The truck pictured has had a top loader 4 speed swapped in. I have a friend with a 68 F-100, built 300 six, and top loader 4 speed. Fun truck, and with its 6 into 2 header and dual exhaust sounds like an exotic sports car at speed.
Jeep J-series could be had with a 3 on the floor up til the late ’70s. Tremec 150, and it was available in the CJs, pickups and Cherokees. Not sure about the Wagoneers…late 70s and newer were automatic only, but earlier Waggys may have had manulas available.
The blue truck pictured is not a conversion so it is most likely a 4sp.
American built 1/2 ton trucks did come with a 3 on the floor. All IH Scouts had floor shifters. Now you may debate whether that qualifies as a 1/2 ton pickup (though they were actually sold as 1 ton pickups at the end of their life), but that early Scout 4cyl and 3sp transmission made their way into IH’s loss leader full size truck sold as the 900 series in the US or the Compact in Canada and they were 3 on the floor. The trans they used has the shifter integrated into the top cover so they aren’t really adaptable for column shift.
Having driven a lot of four speed Ford trucks, the shifter in this one is in a very different position than all the ones I have seen. The levers for the factory 4 speed (granny low) boxes all came up quite forward, directly out of the top of the transmission, with the lever angled back towards the driver’s hand. This one is coming out close to the seat, with a curved lever. That clearly makes it a rod-actuated shifter, and most likely a conversion of the stock three-speed or possibly a swapped-in passenger-car four speed.
These were great trucks indeed .
I enjoyed the stories too .
I nearly bought a 68 F100 with an ambulance body 240 4 speed but the deal fell thru, wasnt a bad old heap to drive slow but it rode ok( heavy fibreglass body), Ive never seen a tree shift in one of these.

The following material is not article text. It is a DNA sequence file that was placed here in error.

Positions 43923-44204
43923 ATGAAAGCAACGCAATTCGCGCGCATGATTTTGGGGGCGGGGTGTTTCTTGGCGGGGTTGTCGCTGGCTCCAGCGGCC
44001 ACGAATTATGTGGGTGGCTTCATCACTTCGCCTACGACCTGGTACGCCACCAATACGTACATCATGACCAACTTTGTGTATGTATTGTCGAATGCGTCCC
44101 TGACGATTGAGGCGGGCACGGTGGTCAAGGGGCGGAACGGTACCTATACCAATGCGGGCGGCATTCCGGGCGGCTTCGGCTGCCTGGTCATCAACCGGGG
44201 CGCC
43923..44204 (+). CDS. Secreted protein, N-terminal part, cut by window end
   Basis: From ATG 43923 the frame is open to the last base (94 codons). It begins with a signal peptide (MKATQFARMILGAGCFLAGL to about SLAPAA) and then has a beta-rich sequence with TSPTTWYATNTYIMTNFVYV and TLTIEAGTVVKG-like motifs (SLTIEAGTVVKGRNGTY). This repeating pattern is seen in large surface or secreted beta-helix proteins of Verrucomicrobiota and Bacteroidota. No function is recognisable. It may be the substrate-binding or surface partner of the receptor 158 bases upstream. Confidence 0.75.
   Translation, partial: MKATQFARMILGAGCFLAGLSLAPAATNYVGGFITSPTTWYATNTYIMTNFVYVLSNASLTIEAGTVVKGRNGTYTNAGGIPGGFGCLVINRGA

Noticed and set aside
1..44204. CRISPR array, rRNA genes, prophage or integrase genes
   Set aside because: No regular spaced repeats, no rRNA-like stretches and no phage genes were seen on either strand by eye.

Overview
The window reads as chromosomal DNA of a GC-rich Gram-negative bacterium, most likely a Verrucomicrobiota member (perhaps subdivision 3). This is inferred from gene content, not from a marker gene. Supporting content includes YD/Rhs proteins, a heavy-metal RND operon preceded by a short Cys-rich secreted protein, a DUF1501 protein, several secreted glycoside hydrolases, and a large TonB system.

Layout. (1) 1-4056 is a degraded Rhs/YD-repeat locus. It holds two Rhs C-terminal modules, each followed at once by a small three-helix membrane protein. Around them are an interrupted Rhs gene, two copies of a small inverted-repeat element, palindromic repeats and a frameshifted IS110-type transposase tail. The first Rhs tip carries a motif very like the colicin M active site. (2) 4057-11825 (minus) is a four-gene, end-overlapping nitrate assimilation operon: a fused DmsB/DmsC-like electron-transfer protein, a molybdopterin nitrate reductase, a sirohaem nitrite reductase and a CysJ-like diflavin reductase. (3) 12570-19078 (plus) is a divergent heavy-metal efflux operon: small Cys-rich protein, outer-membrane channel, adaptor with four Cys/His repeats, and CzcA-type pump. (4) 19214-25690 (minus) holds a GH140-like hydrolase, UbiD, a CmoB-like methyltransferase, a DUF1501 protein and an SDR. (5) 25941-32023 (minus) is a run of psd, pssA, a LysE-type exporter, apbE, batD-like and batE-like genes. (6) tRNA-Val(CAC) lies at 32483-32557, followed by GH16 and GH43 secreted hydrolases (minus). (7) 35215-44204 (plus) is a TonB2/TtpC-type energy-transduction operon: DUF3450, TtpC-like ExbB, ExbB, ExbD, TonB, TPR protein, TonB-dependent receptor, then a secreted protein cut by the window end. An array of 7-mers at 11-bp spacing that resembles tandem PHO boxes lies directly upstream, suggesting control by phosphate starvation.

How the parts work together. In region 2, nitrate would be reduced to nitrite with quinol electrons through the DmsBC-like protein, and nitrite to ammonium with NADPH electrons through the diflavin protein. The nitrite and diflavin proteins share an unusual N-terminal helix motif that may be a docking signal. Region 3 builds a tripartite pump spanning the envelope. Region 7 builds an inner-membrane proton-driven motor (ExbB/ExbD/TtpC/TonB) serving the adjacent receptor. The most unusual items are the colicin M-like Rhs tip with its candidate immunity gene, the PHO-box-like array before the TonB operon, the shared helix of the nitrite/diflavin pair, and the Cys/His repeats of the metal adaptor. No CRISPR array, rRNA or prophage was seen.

Or for that matter a 3 speed of any manual type.
Great story! Who can forget those early experiments in driving – certainly not me, and from about the same age.
In my teens, I worked for a place that had a 71 F-100, only it was a V8/4 speed. I loved that truck, which taught me the charms of a V8 with a stick.
Nice story, Jason. There is nothing like the memories of bonding with a parent over a first drive. I would expect other members to have some nice ones.
I don’t recall my first time driving, which I suddenly realize is odd for a motor head, but I have fond recollections of pantomining Dad’s driving style, while belted in at shotgun onto a couple of throw pillows requisitioned from the living room, and holding a Miller’s pretzel can lid from Grandpop’s store in my lap as a steering wheel. Many an hour passed accompanying him on summer business trips around New England in that style in his “Caribbean Blue” ’59 Plymouth Belvedere sedan.
59 Plymouths rule! 🙂
The shoe is now on the other foot as I’ve been teaching my daughter to drive since she was 10. For her age, she’s done very well having driven our now departed Buick Century, my pickup, and that insidious van of ours as well as my riding lawn mower.
She’s a natural so far.
I can definitely relate to your story as my driving days started in the same manner at the same age. Hats off to father’s like yours and mine who realize it’s their job to prepare us for the world and not keep us sheltered from it. Love those old Ford trucks.